Chrysler repays $7.6bn in government loans
US car giant Chrysler has repaid $7.6bn (£4.7bn) in US and Canadian government loans that helped it stay afloat in 2009, six years ahead of schedule.
The repayments include $5.9bn to the US and $1.7bn to Canada.
Plummeting sales forced Chrysler, alongside its Detroit rival General Motors, to turn for help during the global downturn.
US President Barack Obama called the repayment a "significant milestone" for the US auto industry.
The carmaker was able to make the repayments with cheaper loans from institutional investors and banks, which, it said, would save hundreds of millions of dollars a year in interest payments.
However, the US government stills holds a stake in the company.
"Less than two years ago, we made a commitment to repay the US and Canadian taxpayers in full and today we made good on that promise," said Chrysler chief executive Sergio Marchionne.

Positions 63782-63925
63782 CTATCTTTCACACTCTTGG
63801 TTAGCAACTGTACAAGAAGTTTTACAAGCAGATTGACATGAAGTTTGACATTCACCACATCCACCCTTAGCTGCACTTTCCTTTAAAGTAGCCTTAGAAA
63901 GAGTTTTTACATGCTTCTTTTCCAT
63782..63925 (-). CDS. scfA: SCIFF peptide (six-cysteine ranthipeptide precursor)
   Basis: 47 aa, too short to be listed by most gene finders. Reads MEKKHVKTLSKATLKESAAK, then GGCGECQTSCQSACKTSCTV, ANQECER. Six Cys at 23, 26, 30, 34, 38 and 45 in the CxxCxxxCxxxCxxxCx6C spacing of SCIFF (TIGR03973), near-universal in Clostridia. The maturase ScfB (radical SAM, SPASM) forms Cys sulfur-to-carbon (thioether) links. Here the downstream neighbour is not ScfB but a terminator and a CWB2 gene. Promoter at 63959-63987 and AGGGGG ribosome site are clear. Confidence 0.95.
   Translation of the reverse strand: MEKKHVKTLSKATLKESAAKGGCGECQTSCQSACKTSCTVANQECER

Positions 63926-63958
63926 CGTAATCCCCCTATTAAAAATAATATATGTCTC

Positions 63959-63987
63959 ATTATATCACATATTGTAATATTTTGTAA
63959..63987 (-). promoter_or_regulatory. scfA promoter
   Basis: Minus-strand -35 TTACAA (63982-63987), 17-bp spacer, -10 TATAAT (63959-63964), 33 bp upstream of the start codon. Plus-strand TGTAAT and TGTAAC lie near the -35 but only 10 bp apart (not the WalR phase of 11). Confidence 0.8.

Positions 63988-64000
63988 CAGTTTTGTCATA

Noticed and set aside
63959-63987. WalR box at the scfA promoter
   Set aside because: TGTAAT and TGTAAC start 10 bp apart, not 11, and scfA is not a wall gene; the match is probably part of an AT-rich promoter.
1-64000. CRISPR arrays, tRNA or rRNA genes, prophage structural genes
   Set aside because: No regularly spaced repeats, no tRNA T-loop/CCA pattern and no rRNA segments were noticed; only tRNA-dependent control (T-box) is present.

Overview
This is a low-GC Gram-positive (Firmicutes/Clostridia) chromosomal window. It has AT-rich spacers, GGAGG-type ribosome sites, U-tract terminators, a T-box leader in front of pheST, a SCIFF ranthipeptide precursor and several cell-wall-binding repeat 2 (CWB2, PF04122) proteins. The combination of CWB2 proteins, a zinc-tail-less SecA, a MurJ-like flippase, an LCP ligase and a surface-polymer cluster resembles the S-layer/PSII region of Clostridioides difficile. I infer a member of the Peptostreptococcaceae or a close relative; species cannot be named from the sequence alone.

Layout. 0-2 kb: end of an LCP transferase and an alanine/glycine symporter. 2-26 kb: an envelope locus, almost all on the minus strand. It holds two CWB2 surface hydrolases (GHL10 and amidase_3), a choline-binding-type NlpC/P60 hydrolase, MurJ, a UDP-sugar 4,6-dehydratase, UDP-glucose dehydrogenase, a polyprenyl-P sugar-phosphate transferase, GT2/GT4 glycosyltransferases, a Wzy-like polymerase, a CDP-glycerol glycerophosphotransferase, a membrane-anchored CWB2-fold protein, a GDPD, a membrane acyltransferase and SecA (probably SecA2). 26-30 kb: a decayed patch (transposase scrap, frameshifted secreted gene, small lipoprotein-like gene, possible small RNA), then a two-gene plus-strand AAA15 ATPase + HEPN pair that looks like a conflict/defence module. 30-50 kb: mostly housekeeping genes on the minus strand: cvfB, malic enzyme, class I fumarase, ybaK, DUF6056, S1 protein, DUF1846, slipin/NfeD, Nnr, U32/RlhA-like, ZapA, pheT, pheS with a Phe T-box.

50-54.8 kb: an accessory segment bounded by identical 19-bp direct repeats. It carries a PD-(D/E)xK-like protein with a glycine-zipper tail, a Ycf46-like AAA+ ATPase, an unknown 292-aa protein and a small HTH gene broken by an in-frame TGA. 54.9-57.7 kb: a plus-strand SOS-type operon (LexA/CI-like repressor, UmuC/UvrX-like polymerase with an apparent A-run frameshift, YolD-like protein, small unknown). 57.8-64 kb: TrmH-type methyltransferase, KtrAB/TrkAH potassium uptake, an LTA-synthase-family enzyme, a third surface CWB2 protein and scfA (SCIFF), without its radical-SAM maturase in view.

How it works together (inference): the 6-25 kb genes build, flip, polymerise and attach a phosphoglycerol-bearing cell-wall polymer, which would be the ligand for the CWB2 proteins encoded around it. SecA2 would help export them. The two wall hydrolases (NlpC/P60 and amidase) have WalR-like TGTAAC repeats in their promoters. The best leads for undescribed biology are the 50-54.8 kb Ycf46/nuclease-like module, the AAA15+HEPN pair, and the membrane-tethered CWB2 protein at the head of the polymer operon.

"Paying back the loans, along with the financial community's investment in our refinancing packages, marks another step in the company returning as a competitive force in the global automotive industry."
Return to profit
US Treasury Secretary Timothy Geithner said: "Chrysler's early repayment of its outstanding [government] loans is an important step in the turnaround of this company and the resurgence of the auto industry".
The carmaker posted a quarterly profit in the first three months of this year for first time since 2007.
It made a net profit of $116m for the period, thanks to the success of its newer models and the overall recovery in global demand for vehicles.
Chrysler was forced into bankruptcy protection in the summer of 2009.
Upon its emergence, Italian carmaker Fiat bought a 20% stake in Chrysler. It then increased this first to 25% and then to 30% earlier this year, before taking a 46% shareholding last month.
The company has shared its technology and management with Chrysler, helping the American firm to turn around its fortunes.